For anyone who knows me, I’m a crier. For those who don’t know me, let me fill you in…I’m a crier. It’s something I was picked on for as a child, which in turn made me cry more. And something I was criticized for professionally, which made me mad, and ultimately cry. I used to think I cried because I was “sensitive.” That’s what people always said to me. “You’re just too sensitive.” “Why do you have to be so sensitive.”
Before you read on, please listen to this podcast by the Savvy Psychologist, “How to Hold Back Tears.” But come back afterwards, please! Or else, I’ll cry!!!!
As I got into my twenties, I realized that when I cried it wasn’t because I was sensitive, it was that I was mad. I internalized anger into tears. Maybe it was because it’s a more acceptable response for girls, or maybe I just didn’t have the coping skills yet. Once I figured that out, I learned how to better identify my feelings and own my anger. Once I knew why I cried, I started to stand up for myself, learned coping skills to more appropriately address the anger, and I cried a lot less.
The podcast explains the structure and science behind the experiences I’ve had with tears. This Savvy Psychologist episode also touches on crying in the workplace, which was a challenge for me at times. Since having cancer in 2010, I find I’m less patient with people talking down to me, dismissing me, and when there’s male preference in the workplace. Being a woman in an executive position amongst nearly all men, these triggers were rampant. But also crying is even less acceptable the more senior you get. I was able to hold it together most of the time, but there were a few experiences that pushed me over the edge and I was so fuming mad or disappointed that my only remaining response was my eyes welling up. The tears came automatically at that point I knew neither compromise, reasoning, the truth, nor fairness were relevant. Sometimes it was when I felt let down by someone I really respected and trusted (there weren’t too many people that got this spot…the higher they are, the harder the fall). And as these experiences accumulated over the years, my tolerance diminished.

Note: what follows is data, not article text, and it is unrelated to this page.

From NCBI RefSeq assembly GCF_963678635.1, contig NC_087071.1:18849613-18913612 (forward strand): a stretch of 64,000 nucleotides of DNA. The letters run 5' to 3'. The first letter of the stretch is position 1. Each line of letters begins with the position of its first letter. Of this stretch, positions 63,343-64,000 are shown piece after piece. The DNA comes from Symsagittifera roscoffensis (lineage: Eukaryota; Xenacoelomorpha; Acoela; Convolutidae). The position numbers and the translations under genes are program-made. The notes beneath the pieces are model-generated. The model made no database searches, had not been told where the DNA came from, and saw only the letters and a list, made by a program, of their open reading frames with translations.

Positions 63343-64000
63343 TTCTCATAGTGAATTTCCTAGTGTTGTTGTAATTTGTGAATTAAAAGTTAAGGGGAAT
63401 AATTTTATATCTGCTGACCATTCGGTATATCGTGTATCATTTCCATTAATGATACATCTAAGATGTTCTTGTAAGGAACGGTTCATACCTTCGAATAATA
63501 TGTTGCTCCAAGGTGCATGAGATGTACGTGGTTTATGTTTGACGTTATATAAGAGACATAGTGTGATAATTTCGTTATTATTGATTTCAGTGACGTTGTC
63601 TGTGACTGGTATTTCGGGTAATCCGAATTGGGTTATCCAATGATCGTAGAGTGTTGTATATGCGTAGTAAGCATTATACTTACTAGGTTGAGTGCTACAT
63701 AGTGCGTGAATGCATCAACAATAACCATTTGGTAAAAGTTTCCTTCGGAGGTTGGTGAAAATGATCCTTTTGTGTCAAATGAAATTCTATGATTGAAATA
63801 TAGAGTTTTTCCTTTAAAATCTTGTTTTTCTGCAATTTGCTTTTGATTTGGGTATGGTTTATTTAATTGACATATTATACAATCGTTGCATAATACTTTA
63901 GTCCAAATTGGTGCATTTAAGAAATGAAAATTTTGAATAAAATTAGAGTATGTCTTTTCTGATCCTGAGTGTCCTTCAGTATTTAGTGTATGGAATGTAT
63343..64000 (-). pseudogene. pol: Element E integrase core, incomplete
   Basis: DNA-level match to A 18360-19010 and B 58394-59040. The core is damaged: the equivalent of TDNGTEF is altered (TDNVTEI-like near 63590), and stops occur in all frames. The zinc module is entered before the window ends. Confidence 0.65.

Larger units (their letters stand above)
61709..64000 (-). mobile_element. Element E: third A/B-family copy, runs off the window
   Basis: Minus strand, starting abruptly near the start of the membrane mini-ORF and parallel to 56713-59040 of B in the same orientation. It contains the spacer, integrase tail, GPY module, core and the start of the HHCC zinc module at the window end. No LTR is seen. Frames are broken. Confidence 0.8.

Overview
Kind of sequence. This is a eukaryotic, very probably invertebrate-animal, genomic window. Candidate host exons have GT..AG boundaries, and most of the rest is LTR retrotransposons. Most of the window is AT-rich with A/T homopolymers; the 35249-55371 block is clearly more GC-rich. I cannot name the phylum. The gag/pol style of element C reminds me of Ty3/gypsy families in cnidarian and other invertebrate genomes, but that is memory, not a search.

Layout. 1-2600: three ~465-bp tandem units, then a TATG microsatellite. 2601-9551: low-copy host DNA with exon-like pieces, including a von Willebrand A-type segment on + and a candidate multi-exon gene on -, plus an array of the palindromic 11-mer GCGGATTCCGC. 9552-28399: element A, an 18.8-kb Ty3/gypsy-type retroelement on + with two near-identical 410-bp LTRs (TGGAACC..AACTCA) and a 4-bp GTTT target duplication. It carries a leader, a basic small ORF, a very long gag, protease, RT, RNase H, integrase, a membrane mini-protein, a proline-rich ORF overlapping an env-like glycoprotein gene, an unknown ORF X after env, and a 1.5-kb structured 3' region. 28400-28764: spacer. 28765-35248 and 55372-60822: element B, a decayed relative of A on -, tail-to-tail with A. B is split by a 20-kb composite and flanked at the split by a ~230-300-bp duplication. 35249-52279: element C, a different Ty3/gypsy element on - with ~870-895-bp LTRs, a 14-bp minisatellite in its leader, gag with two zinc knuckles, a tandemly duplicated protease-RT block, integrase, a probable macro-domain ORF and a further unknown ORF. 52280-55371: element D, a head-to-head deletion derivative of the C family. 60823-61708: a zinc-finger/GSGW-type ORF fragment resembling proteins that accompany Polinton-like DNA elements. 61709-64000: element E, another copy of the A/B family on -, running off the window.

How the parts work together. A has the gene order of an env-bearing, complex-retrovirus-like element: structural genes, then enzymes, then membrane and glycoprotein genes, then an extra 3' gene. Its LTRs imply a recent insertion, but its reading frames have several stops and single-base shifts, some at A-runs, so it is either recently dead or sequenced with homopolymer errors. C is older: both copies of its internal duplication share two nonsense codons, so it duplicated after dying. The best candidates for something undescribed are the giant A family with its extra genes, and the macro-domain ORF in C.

Sometimes though, we are just more emotional than other times. And that’s where hormones come into play. (Men, you have them too…this doesn’t just affect women.)
Other reasons we cry
My other triggers are disappointment, feeling helpless, loss and grief, or HORMONES. I don’t mean the PMS or menopause related hormones – though those equally can make a day that would normally be tear-free, seem like the world is coming to an end. I mean endocrine related hormones. The ones controlled by your thyroid.
I was recently diagnosed with hypothyroidism caused from the high-dose radiation and chemo scatter that hit my throat. I was diagnosed in 2015 or 2016, but I had symptoms prior and just didn’t realize what was happening. I didn’t know a ton about hypo except that I knew it slowed down your metabolism causing fatigue and fat, you get cold more easily, you might be thirsty, your skin gets really dry, and your hair can fall out. My mom is also hypo and what I knew was primarily from seeing her experiences.
What I know now is it also affects your hormones and ultimately emotions. It can be a struggle and a long-term challenge to get your thyroid managed properly with medication. Meanwhile, you’re just trying to function normally day-to-day but your hormones are all over the place. My daughter and I would be watching TV and some sappy commercial comes on and she turns and stares at me for a second and then says, “Are you crying?” She’s not concerned or condescending. It’s a question more about my sanity. And what can I say, that floor was SO clean. A clean floor would move anyone to tears.
In hindsight I can see a correlation in some of the months where I was struggling emotionally and when the disease wasn’t well-managed. I know my symptoms pretty well now and head in to see my doctor whenever something seems off. You can read more on how hypo can cause anxiety.
Doing the emotional work with my therapist over the years has helped me to understand my tears. I encourage you to do the same either with a therapist, a friend, or mapping out when you cry and unwinding what you were really feeling. And for some, maybe it’s your lack of tears that is worth exploring. The podcast I mentioned above might be able to to help you too.
This post is all around tears at awkward times, but I’m grateful I can cry. It’s one of the best stress relievers and speaks to the depth of my emotional access and capacity. This is one of my greatest strengths. And like the headline says, tears often speak greater than words. But it’s kind of like Spider-Man…with great power comes great responsibility. It’s all about honing your gift. Once you understand why you cry, you are in a better position to choose when to turn the faucet on.